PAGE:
The Irish data protection commissioner is expected to begin the audit next month

Facebook has a pretty dirty record when it comes to privacy. Over the past few years, Facebook has prompted privacy anxieties by giving apps access to user phone numbers and addresses, harvesting and posting user info on torrent site The Pirate Bay, and launching a facial recognition tool that automatically recognizes people in pictures for photo tagging.

Now, Facebook will face an audit from the U.S. Federal Trade Commission (FTC) as well as an audit of its activities outside of the U.S. and Canada by the Irish data protection commissioner.

A 14-page letter from privacy groups such as the Center for Digital Democracy, Consumer Action and EPIC urged the FTC to investigate Facebook's sharing of users' viewing and listening activities as well as the use of cookies to track users' browsing, even when logged out of Facebook.

The Irish data protection commissioner received 22 complaints from Austria-based privacy group Europe versus Facebook. Since Facebook's European headquarters are located in Dublin, those outside of the U.S. and Canada are dependent on Irish and European data protection legislation.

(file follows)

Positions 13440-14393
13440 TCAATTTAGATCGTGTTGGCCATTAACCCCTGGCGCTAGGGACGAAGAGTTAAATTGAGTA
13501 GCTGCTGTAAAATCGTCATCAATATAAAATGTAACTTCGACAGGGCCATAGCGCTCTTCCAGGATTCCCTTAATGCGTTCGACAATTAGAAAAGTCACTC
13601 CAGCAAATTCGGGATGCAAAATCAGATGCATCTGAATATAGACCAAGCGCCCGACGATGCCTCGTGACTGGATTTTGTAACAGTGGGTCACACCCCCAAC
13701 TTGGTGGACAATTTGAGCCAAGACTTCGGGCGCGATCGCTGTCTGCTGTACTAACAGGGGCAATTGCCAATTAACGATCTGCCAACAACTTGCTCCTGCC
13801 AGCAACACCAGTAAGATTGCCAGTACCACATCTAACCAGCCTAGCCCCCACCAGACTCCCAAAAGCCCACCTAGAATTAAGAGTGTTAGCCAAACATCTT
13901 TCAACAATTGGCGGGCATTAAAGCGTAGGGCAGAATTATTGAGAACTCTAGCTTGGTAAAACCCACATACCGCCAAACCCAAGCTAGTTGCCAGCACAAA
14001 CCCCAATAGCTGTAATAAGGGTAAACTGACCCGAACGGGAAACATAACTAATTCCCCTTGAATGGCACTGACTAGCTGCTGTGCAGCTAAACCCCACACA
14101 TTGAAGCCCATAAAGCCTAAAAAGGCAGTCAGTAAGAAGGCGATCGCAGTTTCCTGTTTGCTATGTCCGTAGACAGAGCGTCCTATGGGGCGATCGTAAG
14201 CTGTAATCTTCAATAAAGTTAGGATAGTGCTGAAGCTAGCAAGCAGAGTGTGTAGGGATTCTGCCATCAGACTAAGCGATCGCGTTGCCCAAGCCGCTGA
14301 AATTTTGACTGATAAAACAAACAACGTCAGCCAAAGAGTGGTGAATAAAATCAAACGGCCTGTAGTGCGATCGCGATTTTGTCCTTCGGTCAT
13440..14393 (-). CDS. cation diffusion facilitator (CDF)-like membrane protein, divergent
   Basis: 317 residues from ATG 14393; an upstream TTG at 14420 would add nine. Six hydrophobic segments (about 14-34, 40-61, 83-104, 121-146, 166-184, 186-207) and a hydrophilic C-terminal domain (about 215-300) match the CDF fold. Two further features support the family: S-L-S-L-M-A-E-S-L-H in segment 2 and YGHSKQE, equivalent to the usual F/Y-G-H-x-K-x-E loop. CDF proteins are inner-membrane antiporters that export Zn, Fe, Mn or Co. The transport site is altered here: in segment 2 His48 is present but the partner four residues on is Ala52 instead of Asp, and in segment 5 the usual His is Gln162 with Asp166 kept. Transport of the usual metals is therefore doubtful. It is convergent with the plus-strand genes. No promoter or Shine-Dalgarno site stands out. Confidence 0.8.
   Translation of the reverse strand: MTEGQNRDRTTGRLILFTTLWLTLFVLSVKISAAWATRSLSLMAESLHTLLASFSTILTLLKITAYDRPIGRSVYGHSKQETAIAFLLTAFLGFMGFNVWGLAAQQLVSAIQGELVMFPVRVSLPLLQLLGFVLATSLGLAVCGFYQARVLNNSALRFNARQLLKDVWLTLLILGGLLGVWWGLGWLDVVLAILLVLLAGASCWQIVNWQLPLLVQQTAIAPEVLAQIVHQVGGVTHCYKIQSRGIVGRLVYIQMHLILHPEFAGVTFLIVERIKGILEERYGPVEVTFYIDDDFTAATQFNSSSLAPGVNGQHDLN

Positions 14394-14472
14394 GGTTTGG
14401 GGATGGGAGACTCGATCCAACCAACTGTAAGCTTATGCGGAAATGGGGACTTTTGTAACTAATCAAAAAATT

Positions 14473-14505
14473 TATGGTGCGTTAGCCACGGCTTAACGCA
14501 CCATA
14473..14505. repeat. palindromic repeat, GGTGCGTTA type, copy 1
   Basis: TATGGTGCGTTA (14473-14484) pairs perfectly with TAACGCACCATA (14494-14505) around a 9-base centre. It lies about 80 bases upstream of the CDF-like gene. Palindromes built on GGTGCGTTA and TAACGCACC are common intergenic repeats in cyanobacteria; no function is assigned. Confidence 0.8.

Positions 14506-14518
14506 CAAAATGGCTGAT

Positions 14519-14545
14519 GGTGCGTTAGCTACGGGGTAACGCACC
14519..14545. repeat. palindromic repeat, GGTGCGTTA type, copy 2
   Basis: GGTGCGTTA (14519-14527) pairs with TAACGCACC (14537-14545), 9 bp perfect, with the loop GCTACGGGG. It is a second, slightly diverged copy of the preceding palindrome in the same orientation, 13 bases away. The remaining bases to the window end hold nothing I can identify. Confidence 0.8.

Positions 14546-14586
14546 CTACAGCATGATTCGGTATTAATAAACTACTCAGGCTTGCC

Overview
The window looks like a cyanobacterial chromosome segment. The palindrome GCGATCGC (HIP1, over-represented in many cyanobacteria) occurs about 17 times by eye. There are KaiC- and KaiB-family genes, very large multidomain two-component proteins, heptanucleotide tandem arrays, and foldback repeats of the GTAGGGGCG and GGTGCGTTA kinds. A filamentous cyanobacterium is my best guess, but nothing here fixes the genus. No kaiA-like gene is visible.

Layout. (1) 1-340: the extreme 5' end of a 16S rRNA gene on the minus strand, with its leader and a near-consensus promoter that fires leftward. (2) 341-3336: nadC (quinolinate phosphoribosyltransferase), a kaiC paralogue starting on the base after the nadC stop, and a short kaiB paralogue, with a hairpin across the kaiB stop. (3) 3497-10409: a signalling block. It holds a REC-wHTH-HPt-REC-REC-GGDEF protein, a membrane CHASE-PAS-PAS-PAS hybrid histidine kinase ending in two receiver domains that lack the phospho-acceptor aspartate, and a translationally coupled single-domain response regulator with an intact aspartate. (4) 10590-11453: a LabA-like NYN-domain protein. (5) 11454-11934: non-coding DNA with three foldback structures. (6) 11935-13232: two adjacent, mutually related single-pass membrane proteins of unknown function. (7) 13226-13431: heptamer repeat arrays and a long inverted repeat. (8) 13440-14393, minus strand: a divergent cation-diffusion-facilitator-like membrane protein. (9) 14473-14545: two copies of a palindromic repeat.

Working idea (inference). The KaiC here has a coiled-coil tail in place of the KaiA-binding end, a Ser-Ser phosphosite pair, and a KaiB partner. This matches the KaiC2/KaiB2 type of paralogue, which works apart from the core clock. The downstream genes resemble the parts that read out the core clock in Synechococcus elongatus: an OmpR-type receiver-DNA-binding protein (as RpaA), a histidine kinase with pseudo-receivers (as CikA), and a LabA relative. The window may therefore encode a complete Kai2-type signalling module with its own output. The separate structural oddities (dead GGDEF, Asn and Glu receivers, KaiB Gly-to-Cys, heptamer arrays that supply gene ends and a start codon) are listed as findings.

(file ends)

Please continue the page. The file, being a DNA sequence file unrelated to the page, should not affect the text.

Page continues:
The complaints made by Europe versus Facebook were in regards to allegations that Facebook tracks and stores user information without their knowledge, does not delete personal information when it says it does, and utilizes facial recognition to violate users' privacy rights.

"This audit will examine the subject matter of the complaint but also will be more extensive and will seek to examine Facebook's compliance more generally with Irish data protection law," said Gary Davis, Irish deputy data protection commissioner.

"Facebook's European headquarters in Ireland manages the company's compliance with EU data protection law," said Facebook. "We are in regular dialogue with the Irish data protection commissioner and we look forward to demonstrating our commitment to the appropriate handling of user data as part of this routine audit."

The Irish data protection commissioner is expected to begin the audit next month.

Source: Financial Times

"Google fired a shot heard 'round the world, and now a second American company has answered the call to defend the rights of the Chinese people." -- Rep. Christopher H. Smith (R-N.J.)

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